Demon Hunting and Tenth Dimensional Physics: 2019

Tuesday, April 2, 2019

2019 Hugo Awards Finalists Announced

Hello everyone!

2019/1944 Hugo Award Finalists have been announced today, and I have some thoughts I wanted to share. And you're contractually obligated to listen to me because I have a blog, and everyone who has a blog gets read all the time, all the way through.

So as tends to happen, I don't know most of the finalists, so I'm obviously only going to be speaking to the things I have some experience with.

You can read the whole list here.

So, the names that stuck out to me most were in Best Novel (I'm not going to touch on the 1944 Retro Hugos in this post.). Rebecca Roanhorse's Trail of Lightning is here as a first novel, and I've been excited about that book since before it came out. Catherynne M. Valente is one of my favorite authors, so seeing Space Opera make the cut was also exciting. And I always enjoy seeing our old guard pumping out books, so Mary Robinette Kowal's appearance there is good by me.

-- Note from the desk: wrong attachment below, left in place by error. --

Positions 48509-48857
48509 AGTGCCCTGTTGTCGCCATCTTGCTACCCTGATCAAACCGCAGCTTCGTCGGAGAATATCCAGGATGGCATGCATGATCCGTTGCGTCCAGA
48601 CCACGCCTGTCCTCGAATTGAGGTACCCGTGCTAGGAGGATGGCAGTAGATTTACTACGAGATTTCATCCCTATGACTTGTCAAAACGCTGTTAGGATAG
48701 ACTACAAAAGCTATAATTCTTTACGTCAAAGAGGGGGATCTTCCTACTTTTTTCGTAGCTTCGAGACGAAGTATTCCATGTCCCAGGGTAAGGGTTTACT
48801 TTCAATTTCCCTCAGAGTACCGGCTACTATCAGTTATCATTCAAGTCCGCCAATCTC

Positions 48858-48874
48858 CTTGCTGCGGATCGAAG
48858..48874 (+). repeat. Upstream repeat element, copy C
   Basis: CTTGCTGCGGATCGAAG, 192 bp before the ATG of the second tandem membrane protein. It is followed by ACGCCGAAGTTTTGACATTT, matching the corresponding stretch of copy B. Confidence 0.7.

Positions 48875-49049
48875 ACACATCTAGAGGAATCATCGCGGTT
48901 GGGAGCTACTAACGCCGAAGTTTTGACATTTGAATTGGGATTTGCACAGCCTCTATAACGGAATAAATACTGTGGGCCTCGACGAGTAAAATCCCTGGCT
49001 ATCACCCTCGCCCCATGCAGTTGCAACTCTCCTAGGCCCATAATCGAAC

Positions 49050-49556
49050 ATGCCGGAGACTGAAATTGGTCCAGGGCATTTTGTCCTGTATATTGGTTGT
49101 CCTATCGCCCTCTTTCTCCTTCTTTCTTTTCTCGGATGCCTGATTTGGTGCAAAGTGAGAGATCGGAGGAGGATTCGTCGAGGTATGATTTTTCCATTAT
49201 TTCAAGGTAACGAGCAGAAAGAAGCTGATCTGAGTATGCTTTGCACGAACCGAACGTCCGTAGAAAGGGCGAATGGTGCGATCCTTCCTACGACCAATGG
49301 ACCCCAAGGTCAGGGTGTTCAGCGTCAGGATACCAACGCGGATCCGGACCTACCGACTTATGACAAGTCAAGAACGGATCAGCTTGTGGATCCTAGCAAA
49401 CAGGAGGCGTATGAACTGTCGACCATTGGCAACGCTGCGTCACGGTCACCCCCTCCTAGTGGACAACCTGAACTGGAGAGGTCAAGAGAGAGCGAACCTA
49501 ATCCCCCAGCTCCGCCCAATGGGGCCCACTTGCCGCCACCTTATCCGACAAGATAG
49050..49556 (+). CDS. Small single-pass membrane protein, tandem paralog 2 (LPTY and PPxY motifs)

Aliette de Bodard and Nnedi Okorafor are also favorites of mine, so I'm thrilled to see them both up for Novella (Also, let's give a big shout out to the sheer domination of female candidates this year. We're talking about a genre that was born from Frankenstein, after all.). Best Short Story is full of new names for me, thus further confirming that shorts are still a solid launching point in the genre, and a place to watch or the novelists of tomorrow. I mean, de Bodard herself was someone I marked as really, really skilled off her short work, and now she's all over big books.

Short Form Editors are a strong showing as well. Neil Clarke, the late Gardner Dozois, and Lynne and Michael Thomas from Uncanny Magazine. Although personally, things being what they are, I think Dozois is going to be a hard one to beat. The SF/F community lost him in 2018, and he was so instrumental in the genre...I just think there's not much chance of anyone topping him out this year.